If you live with a disabling physical condition, the American with Disabilities Act makes it illegal for your employer, co-workers and clients to discriminate against you because of your disability. The U.S. Equal Employment Opportunity Commission also states that if you possess the qualifications to perform the essential functions of your job, your employer must make reasonable accommodations for you.
Your employer cannot retaliate against you for asserting your rights under the ADA. Even so, disability discrimination can still occur, so it is important to watch for common signs of mistreatment based on your condition.
Your employer may discriminate against you for having a physical disability if he or she regularly harasses you when you come to work. Harassment can take on many forms, including:
- Using intimidation tactics to make you act a certain way
- Making offensive comments or jokes about your disability
- Refusing to make reasonable accommodations for you to perform the duties of your job effectively
- Treating you differently than other people in your workplace because of your disability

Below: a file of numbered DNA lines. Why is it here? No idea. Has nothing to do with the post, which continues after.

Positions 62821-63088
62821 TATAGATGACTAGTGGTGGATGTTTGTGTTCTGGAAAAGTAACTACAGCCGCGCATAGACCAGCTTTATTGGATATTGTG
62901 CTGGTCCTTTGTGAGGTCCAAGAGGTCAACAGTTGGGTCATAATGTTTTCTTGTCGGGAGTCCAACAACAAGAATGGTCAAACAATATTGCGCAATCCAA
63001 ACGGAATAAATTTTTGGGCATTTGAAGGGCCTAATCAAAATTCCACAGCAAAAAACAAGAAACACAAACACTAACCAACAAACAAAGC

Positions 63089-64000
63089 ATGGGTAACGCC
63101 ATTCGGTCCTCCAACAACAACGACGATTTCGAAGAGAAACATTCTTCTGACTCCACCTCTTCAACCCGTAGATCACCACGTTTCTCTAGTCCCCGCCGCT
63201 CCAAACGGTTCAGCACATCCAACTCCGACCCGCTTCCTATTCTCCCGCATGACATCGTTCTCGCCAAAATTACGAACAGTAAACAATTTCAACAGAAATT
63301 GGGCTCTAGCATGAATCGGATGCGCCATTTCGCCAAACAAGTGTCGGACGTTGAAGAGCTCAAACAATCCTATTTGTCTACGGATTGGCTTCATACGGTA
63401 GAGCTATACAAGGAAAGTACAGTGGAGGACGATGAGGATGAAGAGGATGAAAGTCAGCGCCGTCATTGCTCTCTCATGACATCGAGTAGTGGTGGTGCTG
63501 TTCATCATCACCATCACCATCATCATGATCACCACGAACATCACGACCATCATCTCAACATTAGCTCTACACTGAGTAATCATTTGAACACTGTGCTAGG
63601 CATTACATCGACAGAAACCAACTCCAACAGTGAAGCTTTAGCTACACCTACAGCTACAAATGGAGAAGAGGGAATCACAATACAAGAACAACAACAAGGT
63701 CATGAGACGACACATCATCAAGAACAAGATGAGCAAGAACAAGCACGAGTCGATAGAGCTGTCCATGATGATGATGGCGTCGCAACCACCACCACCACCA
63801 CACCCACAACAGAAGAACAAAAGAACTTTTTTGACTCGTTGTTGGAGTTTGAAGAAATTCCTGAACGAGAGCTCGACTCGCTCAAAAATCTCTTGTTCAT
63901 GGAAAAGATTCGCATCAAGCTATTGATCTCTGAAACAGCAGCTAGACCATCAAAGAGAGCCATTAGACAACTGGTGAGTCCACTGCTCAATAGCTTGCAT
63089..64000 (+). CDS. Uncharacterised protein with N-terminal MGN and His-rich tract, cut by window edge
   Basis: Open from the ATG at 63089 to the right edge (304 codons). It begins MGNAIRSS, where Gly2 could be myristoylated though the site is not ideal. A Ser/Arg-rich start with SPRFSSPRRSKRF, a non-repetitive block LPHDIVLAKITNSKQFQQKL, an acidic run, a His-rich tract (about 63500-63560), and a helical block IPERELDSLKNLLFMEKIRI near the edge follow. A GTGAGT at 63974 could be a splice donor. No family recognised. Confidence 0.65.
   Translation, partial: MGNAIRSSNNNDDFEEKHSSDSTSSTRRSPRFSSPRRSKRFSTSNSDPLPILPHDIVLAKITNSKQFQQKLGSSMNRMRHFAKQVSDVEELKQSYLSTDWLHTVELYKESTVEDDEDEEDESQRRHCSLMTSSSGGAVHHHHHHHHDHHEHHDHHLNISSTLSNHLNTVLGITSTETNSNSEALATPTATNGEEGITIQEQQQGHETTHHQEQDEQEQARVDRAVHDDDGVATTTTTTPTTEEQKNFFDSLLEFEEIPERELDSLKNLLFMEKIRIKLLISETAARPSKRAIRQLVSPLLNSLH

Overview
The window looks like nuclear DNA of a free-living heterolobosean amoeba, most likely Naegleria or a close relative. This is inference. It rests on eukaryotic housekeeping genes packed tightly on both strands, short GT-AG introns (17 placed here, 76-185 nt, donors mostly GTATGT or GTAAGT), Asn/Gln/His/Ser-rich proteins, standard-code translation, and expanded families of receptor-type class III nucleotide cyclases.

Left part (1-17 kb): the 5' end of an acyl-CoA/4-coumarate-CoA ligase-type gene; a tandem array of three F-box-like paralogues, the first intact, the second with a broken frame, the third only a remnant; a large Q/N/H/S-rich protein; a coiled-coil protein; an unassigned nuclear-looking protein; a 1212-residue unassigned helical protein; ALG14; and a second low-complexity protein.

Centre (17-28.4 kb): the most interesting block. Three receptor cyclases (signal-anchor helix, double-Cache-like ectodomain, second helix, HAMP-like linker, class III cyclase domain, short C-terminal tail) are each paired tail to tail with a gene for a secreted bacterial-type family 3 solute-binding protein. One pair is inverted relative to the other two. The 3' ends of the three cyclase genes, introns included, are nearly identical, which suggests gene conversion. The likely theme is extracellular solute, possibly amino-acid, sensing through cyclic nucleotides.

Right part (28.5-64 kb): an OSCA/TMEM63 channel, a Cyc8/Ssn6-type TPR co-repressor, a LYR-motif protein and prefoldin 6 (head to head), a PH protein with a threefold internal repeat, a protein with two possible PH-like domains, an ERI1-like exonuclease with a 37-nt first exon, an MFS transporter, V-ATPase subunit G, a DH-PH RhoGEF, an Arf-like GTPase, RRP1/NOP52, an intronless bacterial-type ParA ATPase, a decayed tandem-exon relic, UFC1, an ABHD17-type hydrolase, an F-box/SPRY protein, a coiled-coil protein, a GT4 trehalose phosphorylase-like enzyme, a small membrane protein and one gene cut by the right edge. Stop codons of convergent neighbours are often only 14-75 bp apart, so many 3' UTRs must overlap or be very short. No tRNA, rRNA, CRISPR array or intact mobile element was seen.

Your employer is responsible for keeping your workplace from becoming a hostile work environment, so he or she should also prevent your co-workers and customers from harassing you for your disability.
2. Unfair practices
Your employer may try to institute unfair practices to make it difficult for you to work if you experience disability discrimination. For example, he or she may pressure you to retire, lay you off first during company restructuring phases, refuse to offer you raises or reassign your duties to include less-than-desirable tasks.
3. Lack of opportunity
Your employer cannot prevent you from receiving raises or promotions based on your disability. He or she also cannot refuse to hire you because you are physically disabled. You may have a discrimination case if your employer fails to provide standard mobility opportunities to you because of your physical disability.